Enduring racism, badgering, as a pastor

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The Rev. Josephine Whitely-Fields. Photo courtesy of the Rev. Josephine Whitely-Fields
The Rev. Josephine Whitely-Fields
Photo courtesy of the author.


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I answered the call to ministry as a second-career person, following years of integrating educational systems beginning with middle school and concluding with dental school. I was aware that the church had dissolved the racially segregated Central Jurisdiction and given women full rights of ordination, but racism and sexism were still alive and well.

One encounter with racism occurred at a church where I was appointed as pastor. I brought many skills and expertise to the position after having served several churches. A few but loud and boisterous people decided they did not want a Black pastor, and they verbalized it openly to my face. I had no defense to counter their discontent because being Black was who I was and would be until I die. Therefore, I did not try to appease them; I simply went about doing my job of pastoring and administering the church. 

That same group of people found fault with everything I did, including preaching, teaching, confirmation, baptizing, burials, hairstyles, working with the children and youth, and conducting meetings. In other words, nothing I did was satisfactory to them. 

They complained to members of the church, each Sunday arriving early enough to corner other members as they came to church and sharing with them their discontent. They also complained to the staff/pastor-parish relations committee and requested to be included on the agenda so they could express their displeasure. 

During the staff/pastor-parish relations committee meetings each month, they would take turns expressing why I should not be the pastor of the church. Their accusations were so ridiculous and obviously prejudiced that the committee advised me to not come to the meeting until after they had finished their circus. This went on from the time I arrived until I was appointed to another church.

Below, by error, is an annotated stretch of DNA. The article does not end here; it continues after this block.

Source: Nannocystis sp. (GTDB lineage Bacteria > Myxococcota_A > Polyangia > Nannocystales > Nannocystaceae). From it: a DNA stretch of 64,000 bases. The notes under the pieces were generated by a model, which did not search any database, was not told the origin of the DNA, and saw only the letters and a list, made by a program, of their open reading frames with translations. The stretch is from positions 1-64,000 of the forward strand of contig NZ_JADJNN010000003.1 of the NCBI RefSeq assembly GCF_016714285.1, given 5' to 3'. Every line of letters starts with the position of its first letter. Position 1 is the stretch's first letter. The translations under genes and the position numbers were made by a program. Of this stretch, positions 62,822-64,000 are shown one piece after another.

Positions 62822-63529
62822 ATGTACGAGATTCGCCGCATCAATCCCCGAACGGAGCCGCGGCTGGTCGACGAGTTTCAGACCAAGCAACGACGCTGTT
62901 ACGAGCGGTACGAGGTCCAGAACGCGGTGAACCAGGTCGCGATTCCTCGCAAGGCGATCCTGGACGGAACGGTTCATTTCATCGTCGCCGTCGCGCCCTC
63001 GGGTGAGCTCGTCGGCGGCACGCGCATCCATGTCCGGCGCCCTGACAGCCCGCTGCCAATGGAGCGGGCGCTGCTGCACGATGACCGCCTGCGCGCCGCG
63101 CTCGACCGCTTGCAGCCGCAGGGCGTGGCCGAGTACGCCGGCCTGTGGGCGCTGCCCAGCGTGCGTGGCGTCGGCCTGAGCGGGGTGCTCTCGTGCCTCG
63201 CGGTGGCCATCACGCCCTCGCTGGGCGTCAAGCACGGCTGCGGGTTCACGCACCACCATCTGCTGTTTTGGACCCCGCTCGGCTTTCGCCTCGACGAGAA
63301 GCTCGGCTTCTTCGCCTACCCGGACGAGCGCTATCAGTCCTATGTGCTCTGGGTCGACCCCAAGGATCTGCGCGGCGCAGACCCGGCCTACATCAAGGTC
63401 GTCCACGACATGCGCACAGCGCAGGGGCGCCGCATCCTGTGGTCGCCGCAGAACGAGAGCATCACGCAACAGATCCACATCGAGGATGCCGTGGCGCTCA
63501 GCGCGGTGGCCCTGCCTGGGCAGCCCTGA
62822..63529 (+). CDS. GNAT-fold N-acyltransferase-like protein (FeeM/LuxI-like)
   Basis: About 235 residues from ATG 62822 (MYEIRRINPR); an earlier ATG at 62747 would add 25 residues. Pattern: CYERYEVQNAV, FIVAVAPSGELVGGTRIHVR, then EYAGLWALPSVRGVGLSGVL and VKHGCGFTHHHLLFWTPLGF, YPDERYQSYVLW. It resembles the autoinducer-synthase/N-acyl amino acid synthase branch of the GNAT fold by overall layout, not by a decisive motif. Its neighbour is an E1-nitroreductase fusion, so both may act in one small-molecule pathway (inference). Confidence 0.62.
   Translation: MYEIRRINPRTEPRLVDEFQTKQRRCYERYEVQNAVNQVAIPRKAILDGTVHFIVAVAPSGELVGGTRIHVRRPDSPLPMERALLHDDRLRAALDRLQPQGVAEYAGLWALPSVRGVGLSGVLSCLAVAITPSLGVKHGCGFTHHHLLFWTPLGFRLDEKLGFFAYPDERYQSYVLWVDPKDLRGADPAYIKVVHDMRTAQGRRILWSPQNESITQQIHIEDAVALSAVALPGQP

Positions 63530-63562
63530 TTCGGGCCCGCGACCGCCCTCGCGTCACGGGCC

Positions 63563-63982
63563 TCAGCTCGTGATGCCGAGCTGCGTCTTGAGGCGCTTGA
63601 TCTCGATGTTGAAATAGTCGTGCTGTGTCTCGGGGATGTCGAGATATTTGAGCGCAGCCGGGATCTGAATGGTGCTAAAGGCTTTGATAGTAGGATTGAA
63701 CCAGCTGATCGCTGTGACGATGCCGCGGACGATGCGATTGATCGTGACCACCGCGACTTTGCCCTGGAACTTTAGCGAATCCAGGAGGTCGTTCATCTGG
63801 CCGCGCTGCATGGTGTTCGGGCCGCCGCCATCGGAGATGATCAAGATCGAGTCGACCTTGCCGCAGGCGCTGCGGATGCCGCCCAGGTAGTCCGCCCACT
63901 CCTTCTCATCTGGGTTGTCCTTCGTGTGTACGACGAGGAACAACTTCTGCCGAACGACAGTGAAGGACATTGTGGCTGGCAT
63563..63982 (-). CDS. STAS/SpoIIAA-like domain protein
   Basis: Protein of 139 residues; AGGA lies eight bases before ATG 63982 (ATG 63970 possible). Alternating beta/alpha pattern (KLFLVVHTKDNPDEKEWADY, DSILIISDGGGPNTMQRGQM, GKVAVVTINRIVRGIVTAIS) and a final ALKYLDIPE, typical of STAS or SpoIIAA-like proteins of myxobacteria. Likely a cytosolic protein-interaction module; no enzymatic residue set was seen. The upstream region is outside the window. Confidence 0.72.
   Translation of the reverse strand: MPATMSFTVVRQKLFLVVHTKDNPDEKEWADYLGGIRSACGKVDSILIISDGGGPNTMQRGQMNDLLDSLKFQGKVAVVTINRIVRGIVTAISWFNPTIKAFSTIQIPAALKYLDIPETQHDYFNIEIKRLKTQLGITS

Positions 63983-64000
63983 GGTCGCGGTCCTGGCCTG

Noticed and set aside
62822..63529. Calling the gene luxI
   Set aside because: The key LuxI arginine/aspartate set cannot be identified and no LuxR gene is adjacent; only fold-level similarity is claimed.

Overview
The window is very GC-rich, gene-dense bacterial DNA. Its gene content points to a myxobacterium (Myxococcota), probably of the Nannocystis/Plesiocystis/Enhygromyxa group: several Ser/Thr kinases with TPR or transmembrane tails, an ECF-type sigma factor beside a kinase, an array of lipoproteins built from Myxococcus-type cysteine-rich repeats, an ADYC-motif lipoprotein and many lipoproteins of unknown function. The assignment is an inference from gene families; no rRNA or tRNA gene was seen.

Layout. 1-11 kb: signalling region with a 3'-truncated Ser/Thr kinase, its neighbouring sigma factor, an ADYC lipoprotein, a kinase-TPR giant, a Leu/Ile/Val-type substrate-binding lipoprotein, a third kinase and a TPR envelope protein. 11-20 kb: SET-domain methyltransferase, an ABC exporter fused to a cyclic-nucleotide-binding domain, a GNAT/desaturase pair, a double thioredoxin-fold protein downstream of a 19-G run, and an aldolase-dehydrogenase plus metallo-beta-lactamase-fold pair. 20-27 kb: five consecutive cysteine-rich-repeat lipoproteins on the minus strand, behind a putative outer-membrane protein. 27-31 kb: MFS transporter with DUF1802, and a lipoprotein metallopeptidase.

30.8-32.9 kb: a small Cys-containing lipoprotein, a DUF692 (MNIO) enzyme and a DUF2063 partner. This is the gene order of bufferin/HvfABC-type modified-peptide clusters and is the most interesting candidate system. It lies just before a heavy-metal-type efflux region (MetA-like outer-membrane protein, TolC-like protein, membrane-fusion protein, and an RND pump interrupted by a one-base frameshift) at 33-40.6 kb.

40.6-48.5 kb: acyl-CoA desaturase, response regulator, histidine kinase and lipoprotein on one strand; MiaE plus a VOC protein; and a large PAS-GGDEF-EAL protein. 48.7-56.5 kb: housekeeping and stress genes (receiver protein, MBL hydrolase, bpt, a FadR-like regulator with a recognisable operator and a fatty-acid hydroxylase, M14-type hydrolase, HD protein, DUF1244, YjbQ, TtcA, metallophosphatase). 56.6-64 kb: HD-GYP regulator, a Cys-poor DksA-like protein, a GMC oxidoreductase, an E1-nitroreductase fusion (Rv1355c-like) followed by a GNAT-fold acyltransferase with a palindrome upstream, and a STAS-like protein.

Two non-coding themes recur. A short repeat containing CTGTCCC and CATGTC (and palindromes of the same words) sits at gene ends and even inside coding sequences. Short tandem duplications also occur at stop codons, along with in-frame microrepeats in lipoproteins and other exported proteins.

Fortunately, the committee was supportive of me as a pastor and did all it could to defuse the conflict, but to no avail. In addition, the staff/pastor-parish relations committee gave me positive evaluations because the church was thriving under my leadership, new ministries were birthed, community outreach was growing by leaps and bounds and finances were stable. 

The committee requested help from the conference, which sent a team to the church to interview the members and me and to assess what they deemed to be the problem. 

We Are God's Family: Personal Encounters with Racism

We Are One Family: Personal Encounters with Racism is a series of commentaries of personal experience with racism and the intersection of faith and justice.  
UM News is inviting people to share their own personal stories about encounters with racism, as well as hopes and ideas for combating it. 
After several months of interviews, the conference team assessed the problem was racism and made recommendations for correction. Those recommendations worked for the congregation as a whole but not for the discontented few.

Unfortunately, the racism was not resolved, and I suffered from the racial badgering until I was appointed to another setting. 

Another encounter with racism occurred at another church where I was appointed. In that church were relatives of people in another church where I experienced racism. When I was appointed to that church, prior to my arrival, several couples sent strong and hateful letters to the bishop expressing they did not want me as their pastor. I was not told this until after conflict arose and those same people left the church.

Meantime, I arrived at the church, and everything seemed to be going well until about six months later, and all ______ broke loose. Out of nowhere, these couples came equipped to the staff/pastor-parish relations committee to express all the so-called wrongs I had committed and their justification for my removal. It was apparent they had strategized from my arrival and had planned for this encounter. 

Their accusations were unfounded, exaggerated and unadulterated lies, so much so that the committee could see that without me even defending myself. When these couples saw they could not bully the committee to take a stance against me, they all left the church. 

I am happy to report that after their exit, I did not experience any more episodes of racism at that appointment.

Whitely-Fields is the author of “Pioneer Black Clergywomen: Stories of Black Clergywomen of The United Methodist Church 1974-2016,” published by WestBow Press. She is a retired pastor, having led churches in Virginia, Ohio and Pennsylvania; a former director of missions outreach in the Western Pennsylvania Conference; the founder of four nonprofit corporations; and a former associate dean and adjunct faculty member at United Theological Seminary. She also holds a doctorate in formative spirituality as well as three master’s degrees and an equivalent doctorate of dental medicine.

News contact: Tim Tanton at (615) 742-5470 or [email protected]. To read more United Methodist news, subscribe to the free Daily or Weekly Digests.

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